If you have never seen the original, then there is no more perfect a time. This Blu-ray release is £8.00 on Amazon, it’s a bargain. It’s packed with new features, as well as the original commentary with Mary Lambert. The film itself has never looked better in my opinion, and of course, it’s all about the Pet Sematary at the moment with the recent release of the 2019 re-imagining.
Get yourself a copy, sit down with some snacks and revisit an eighties classic.
You won’t be disappointed.
Film - 5/5
Special features – 5/5
Be sure to check out our Film Review page tomorrow, when we have a review of the remake of Pet Sematary
Run Time: 102 minutes
Director: Mary Lambert
Release: 25th Marth 2019
Starring: Dale Midkiff, Fred Gwynne, Denise Crosby, Brad Greenquist, Michael Lombard
Blu-ray special features:
Formerly known as ‘Canaries’ but released under the title Alien Party Crashers on VOD and DVD the film has a promising start reminiscent of Close Encounters of the Third Kind in that it follows reports of alien sightings from multiple locations and the promise of imminent contact. This film obviously lacks the budget of CE3K or indeed the average home movie by the overall look of the production, but I am not holding that against it as there’s so much more that I can. It may well start with locations in America and Thailand but it soon transfers to a small village in Wales with an equally small bunch of locals about to host a miniscule New Year’s party. What they don’t know is that aliens have planned to make their presence known to the authorities with a test-invasion and have chosen Lower Cwmtwrch to do it by dropping a dead Maasai Warrior on the house where the party is being held and generally making a nuisance of themselves.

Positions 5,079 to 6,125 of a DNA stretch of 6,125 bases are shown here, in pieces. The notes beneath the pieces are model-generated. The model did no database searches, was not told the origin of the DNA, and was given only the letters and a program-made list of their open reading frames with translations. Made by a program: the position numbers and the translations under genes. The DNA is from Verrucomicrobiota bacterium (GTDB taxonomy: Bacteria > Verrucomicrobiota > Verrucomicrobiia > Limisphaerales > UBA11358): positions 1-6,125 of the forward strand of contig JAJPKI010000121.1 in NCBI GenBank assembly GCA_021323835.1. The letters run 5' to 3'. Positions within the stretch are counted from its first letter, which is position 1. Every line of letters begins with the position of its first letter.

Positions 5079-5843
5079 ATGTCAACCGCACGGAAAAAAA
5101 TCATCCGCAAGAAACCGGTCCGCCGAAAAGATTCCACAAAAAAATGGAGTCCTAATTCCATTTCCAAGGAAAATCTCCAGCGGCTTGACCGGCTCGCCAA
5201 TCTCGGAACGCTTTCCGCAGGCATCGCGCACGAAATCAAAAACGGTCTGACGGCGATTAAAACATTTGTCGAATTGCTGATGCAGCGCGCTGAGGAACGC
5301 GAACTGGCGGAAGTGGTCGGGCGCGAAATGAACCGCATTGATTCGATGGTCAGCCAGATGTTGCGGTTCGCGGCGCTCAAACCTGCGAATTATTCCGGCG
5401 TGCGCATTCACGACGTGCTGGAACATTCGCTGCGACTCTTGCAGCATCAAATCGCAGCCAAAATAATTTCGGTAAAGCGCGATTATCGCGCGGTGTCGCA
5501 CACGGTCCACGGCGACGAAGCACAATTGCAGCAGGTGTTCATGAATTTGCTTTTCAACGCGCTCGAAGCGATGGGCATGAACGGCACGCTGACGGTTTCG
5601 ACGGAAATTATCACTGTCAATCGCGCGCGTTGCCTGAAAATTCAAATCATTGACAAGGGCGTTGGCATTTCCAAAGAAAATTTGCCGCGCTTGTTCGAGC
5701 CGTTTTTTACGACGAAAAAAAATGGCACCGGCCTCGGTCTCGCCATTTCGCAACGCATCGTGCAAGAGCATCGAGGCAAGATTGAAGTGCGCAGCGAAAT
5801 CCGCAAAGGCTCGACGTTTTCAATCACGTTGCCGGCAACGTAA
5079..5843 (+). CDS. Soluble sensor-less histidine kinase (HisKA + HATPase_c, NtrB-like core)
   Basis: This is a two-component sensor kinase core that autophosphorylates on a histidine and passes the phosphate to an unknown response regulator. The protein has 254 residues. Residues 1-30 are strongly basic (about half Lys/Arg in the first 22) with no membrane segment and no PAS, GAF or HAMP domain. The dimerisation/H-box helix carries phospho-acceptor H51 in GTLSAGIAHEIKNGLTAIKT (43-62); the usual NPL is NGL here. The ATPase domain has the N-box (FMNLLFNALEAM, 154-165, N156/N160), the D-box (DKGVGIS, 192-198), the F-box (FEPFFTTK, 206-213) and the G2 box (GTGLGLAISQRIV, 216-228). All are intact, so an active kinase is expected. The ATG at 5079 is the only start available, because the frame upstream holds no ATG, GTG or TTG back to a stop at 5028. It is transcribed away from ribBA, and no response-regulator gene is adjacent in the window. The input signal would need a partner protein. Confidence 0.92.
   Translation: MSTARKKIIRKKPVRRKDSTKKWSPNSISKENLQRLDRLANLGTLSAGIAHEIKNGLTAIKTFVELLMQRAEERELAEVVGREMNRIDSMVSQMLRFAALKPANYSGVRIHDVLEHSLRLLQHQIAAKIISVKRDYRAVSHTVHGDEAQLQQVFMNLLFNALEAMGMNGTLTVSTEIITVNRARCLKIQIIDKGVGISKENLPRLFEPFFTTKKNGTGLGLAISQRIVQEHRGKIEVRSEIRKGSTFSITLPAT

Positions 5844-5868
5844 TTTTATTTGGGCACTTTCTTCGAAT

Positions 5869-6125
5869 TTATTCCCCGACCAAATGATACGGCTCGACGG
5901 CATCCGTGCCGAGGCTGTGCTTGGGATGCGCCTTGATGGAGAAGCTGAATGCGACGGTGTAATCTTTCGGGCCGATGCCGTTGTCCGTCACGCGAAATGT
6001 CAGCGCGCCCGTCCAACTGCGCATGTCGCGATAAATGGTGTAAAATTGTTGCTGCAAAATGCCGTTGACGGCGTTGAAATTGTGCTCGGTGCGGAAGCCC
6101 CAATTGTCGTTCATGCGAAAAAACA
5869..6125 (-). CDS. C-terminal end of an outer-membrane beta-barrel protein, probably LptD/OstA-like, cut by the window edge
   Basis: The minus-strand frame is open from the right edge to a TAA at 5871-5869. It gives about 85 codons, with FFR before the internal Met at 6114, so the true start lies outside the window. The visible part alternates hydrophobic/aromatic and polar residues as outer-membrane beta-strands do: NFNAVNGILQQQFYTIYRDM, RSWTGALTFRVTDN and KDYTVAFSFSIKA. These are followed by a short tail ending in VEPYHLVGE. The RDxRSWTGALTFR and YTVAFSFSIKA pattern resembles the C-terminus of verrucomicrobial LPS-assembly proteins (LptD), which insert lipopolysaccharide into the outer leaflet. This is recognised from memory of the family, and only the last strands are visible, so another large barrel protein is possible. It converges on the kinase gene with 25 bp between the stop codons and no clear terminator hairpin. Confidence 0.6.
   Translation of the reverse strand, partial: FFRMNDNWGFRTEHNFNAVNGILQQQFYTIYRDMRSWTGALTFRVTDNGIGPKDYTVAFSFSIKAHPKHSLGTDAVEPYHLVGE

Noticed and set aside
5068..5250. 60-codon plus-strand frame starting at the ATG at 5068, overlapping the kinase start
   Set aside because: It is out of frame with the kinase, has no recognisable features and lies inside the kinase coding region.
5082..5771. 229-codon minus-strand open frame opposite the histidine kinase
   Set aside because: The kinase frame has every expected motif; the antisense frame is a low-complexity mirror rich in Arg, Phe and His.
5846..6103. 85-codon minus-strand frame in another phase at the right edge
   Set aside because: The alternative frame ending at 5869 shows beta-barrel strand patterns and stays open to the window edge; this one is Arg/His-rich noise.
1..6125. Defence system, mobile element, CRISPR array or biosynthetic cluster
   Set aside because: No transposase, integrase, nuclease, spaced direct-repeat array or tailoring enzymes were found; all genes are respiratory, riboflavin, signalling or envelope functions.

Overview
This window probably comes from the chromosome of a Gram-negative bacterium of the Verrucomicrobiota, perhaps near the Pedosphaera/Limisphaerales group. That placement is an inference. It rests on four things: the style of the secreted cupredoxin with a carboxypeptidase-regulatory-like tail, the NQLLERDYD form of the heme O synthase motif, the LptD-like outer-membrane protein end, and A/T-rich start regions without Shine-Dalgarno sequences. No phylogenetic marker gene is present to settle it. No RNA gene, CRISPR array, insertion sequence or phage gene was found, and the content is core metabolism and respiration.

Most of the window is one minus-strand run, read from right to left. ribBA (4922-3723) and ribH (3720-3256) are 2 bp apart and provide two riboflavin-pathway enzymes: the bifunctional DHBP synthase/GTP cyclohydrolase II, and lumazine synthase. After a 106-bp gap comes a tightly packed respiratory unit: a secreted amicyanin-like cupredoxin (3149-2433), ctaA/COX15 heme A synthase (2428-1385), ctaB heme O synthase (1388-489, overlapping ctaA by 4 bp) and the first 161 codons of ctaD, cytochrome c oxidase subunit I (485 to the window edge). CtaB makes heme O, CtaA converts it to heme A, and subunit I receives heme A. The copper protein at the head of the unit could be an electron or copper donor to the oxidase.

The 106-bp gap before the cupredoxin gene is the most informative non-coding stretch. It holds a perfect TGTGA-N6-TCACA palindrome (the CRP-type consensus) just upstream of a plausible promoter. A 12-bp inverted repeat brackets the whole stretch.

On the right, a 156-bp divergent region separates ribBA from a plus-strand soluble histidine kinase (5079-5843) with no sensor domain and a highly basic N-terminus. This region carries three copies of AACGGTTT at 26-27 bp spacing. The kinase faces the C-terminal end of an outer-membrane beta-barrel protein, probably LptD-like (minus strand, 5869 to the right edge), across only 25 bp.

Killer aliens and brief mentions of time travel can’t prevent this film from lacking any real atmosphere, humour or excitement that could elevate this above being tedious. When the shit eventually hits the fan the film offers up some of the worst bargain-basement excuses for aliens I’ve ever seen, I kid you not, I’ve seen ordinary regular people’s Hallowe’en costumes with more going for them, I’m not talking the cool cosplay sort either, hell I’ve seen little kids in home-made monster outfits which were better thought out and scarier.
Even though classed as a comedy this wasn’t entirely played for laughs but should have been, or should have been played entirely straight, it might just have pulled through if it had and would then have been in the 1970s Dr Who level of scariness, but this mixed up attempt at an alien invasion comedy is sloppy and all somewhat pointless.
On the Gingernutometer I’m giving this a resounding one Gingernut, but only because we don’t have half Gingernuts and giving it zero would be a bit mean.